2M. David Egan, Architectural Acoustics, McGraw-Hill. New York, NY 1988, 98.; Leo. L. Beranek, Concert Halls and Opera Houses, Music Acoustics and Architecture, Academic Press., Springer-Verlag. New York, 2002, 523-527. Available from the Acoustical Society of America. Marshall Long, Architectural Acoustics, Academic Press. New York, 2006, p. 671-674. Second Edition, 2013, p. 299-302. This Website, David L/ Klepper, “Comments on “G,” a measure of loudness, the efficiency of sound transmission from stage to audience in concert halls, an addition to the article on importance of the early-to-reverberant sound-energy ratio, “Clarity,” in speech and music acoustics, related to use of sound-reflecting panels with attention to data in Dr. Leo L. Beranek’s three concert-hall books.” Mendel Kleiner, David L. Klepper, and Rendell Torres, Worship Space Acoustics, J. Ross, Fort Lauderdale, Florida (2010). www.jrosspub.com, p. 42 – 55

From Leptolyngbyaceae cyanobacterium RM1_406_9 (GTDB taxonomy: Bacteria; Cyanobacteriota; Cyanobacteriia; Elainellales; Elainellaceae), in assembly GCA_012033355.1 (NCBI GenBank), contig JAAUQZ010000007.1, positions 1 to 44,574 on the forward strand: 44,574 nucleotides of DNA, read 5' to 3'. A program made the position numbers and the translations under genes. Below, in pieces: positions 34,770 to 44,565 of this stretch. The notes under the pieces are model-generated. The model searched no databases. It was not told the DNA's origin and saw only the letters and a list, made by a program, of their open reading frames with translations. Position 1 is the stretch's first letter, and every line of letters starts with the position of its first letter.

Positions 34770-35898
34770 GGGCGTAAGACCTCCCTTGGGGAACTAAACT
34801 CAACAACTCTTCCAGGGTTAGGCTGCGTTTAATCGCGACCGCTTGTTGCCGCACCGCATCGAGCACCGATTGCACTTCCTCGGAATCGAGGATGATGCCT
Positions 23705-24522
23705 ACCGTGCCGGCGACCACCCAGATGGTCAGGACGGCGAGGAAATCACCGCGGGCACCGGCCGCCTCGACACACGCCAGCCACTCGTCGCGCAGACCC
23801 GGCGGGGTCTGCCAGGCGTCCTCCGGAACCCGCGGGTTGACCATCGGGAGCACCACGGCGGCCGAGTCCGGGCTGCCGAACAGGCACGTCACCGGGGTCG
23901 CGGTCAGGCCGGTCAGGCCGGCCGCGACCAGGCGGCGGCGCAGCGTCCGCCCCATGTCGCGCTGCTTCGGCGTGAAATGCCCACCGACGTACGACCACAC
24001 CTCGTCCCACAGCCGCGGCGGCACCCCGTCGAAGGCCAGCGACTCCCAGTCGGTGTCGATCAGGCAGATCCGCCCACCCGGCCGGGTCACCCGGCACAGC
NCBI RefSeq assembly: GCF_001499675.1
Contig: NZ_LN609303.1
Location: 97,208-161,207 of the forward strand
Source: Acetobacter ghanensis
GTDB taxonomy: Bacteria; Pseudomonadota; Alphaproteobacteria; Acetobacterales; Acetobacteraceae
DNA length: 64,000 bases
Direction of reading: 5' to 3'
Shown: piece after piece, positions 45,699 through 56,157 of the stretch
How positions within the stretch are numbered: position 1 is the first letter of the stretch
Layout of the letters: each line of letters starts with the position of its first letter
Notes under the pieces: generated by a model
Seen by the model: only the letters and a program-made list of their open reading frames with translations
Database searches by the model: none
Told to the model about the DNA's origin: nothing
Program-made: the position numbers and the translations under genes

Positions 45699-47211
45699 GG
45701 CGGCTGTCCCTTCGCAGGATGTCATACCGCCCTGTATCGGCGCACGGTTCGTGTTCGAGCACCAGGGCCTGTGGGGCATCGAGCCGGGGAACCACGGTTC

3David L. Klepper, The Acoustics of St. Thomas Church Fifth Avenue”, Journal of the Audio Engineering Soc. 43:7/8, 99-601 (1995), also Sound Reinforcement Vol 2, Audio Engineering Society, New York, 1996, pp. 392-394 (This is the reference with a list of the products used successfully for the Guastavino application); Craig. Whitney and Daniel Clayton, 147th Meeting, 75th Anniversary, Organ Recital (program). Acoustical Soc. of Am, Melville, NY, p. 1, (2004); This Website, David L. Klepper, “Comments on “G,” a measure of loudness, the efficiency of sound transmission from stage to audience in concert halls, an addition to the article on importance of the early-to-reverberant sound-energy ratio, “Clarity,” in speech and music acoustics, related to use of sound-reflecting panels with attention to data in Dr. Leo L. Beranek’s three concert-hall books;” Mendel Kleiner, David L. Klepper, Rendell Torres., Worship Space Acoustics, J. Ross, Fort Lauderdale, Florida (2010). www.jrosspub.com, p. 163, 280